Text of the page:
Faculty Profile: Shane MacElhiney, Dean of Academics

Shane MacElhiney is in his fourth year as WMS’s Dean of Academics. Here, he reflects upon what makes WMS special place to teach and live.
 
Shane, a native of New Haven, Connecticut, is a graduate of Yale University (BA in Economics and PreMed.) and Columbia Teacher’s College (MA, Education Leadership). Prior to WMS he was the Upper School Division Head at Columbus Academy in Columbus Ohio and a teacher, coach and dean of students at Wooster School in Danbury, Connecticut. At WMS, Shane serves as Academic Dean, a duty administrator, a math teacher, an advisor, and works as our student council facilitator.
 
 
Why did you choose to come to WMS?
I choose WMS because of the exciting direction it was heading academically, the administrative opportunity to focus on teaching and learning, the warm and healthy community feel, the proximal location to grandparents, and the opportunity for my children to live in such a diverse community.
 
Why do you love working in education?
The combination of complexity, diversity of responsibilities, and service to others in the endeavor of education continues to inspire me. In general, I am more curious about education, schools, students, and curriculum than anything else. Helping high school age students and their families get from where they are to where they want to be is deeply rewarding and purposeful work.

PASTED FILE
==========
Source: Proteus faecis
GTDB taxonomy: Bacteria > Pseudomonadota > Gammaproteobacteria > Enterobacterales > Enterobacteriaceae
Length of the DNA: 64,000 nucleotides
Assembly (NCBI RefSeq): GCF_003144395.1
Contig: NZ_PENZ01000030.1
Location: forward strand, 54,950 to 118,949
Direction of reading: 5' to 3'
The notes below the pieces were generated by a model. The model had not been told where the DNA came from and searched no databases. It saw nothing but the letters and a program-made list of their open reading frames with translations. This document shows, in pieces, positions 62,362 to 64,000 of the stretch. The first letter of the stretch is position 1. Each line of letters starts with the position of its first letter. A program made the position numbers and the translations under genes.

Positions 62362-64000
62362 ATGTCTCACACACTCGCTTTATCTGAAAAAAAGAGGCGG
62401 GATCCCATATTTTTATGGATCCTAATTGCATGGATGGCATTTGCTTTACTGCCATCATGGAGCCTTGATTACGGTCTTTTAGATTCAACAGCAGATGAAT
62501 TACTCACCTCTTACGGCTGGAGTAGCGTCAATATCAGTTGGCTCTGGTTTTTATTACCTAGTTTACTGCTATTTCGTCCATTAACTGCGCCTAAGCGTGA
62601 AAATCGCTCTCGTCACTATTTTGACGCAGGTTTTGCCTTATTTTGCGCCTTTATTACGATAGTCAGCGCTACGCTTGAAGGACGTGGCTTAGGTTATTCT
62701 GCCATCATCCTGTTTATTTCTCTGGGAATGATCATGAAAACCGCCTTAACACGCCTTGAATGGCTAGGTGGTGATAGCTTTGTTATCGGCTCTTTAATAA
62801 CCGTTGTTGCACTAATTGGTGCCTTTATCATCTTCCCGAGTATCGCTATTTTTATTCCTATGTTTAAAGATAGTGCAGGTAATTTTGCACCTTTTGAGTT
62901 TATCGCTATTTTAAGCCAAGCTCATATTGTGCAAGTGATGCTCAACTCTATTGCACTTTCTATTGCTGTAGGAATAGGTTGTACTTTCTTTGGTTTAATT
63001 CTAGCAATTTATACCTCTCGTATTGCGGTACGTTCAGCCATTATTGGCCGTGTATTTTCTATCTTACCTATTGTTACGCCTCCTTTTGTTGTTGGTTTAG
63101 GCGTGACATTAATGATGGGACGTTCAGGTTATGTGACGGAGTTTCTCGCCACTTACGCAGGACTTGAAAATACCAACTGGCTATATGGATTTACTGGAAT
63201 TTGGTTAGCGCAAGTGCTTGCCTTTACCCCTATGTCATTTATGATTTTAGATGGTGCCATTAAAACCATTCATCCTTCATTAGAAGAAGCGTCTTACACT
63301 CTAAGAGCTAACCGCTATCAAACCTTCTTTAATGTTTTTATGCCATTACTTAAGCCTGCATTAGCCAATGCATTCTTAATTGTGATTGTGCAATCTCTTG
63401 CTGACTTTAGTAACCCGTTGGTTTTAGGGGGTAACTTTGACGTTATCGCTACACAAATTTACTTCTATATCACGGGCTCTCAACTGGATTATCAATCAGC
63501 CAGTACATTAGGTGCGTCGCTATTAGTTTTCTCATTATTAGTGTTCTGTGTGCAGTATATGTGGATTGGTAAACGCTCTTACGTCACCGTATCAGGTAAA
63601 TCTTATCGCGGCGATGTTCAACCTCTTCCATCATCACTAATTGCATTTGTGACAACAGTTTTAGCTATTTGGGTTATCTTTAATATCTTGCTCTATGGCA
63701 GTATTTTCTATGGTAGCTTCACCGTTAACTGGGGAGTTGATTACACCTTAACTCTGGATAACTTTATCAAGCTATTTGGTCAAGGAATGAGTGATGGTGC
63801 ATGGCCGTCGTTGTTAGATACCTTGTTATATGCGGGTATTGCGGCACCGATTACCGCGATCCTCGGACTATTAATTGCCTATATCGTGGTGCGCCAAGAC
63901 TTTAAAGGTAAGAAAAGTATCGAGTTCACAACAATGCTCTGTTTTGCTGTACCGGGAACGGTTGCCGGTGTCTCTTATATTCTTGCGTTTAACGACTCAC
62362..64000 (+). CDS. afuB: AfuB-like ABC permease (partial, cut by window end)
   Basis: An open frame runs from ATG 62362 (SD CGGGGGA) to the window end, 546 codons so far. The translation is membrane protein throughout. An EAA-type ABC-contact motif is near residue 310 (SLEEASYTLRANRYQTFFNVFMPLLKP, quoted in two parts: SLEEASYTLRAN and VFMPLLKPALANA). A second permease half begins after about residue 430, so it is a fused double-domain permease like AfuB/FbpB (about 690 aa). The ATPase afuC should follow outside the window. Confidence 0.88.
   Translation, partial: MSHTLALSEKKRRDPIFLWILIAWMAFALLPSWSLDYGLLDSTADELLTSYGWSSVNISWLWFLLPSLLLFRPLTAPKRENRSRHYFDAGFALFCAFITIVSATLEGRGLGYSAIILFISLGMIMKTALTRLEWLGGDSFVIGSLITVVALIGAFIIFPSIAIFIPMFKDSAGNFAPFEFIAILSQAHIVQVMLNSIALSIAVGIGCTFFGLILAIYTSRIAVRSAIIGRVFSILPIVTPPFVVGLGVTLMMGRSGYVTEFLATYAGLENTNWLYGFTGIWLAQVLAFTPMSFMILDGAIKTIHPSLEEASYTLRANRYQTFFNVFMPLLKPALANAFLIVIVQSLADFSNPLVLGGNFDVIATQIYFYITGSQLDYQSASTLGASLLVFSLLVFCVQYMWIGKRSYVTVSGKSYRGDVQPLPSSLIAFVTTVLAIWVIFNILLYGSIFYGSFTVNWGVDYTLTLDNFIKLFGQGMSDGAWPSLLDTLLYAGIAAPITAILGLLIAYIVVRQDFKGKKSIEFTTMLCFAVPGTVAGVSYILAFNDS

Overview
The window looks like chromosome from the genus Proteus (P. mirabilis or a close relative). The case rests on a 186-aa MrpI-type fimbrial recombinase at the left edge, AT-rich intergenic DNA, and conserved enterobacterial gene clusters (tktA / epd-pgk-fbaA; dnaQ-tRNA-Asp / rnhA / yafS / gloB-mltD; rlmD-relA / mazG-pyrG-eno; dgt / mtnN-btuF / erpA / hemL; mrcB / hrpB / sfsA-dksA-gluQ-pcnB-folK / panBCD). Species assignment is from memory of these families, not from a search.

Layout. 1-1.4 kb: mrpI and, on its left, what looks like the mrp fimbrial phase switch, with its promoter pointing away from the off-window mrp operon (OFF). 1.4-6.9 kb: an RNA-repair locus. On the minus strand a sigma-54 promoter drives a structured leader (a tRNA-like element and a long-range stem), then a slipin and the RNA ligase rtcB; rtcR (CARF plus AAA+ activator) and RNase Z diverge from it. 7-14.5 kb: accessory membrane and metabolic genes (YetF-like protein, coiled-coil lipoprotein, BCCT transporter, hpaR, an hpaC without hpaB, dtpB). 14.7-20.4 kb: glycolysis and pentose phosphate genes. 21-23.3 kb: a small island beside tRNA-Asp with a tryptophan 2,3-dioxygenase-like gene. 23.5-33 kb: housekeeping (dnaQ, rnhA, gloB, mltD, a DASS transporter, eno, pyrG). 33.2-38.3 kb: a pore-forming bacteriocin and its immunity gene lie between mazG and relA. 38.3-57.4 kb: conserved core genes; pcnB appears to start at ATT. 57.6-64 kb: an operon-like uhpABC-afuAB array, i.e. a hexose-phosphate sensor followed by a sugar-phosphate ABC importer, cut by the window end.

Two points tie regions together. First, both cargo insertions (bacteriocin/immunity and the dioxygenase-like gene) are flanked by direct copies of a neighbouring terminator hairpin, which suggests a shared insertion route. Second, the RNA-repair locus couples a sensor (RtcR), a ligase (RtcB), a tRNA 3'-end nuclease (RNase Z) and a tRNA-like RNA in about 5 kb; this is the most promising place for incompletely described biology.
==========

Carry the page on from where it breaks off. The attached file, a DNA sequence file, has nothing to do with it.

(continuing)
What makes you curious outside of school responsibilities?
I like to read the news and listen to podcasts about economics. When I get the chance, I like to walk the dog in the woods while listening to NPR’s planet money.
 
What have you learned from WMS students?
Courage. The try-new-things culture of our students has inspired me to take risks and to name and overcome personal challenges in my own life.
 
Describe a particularly memorable experience with WMS students
I will never forget the email that a student sent to the community sharing where he was in his journey identifying himself as male and in the process helping us all to be more sensitive to the challenges that others face.
 
 
Thank you, Shane. 

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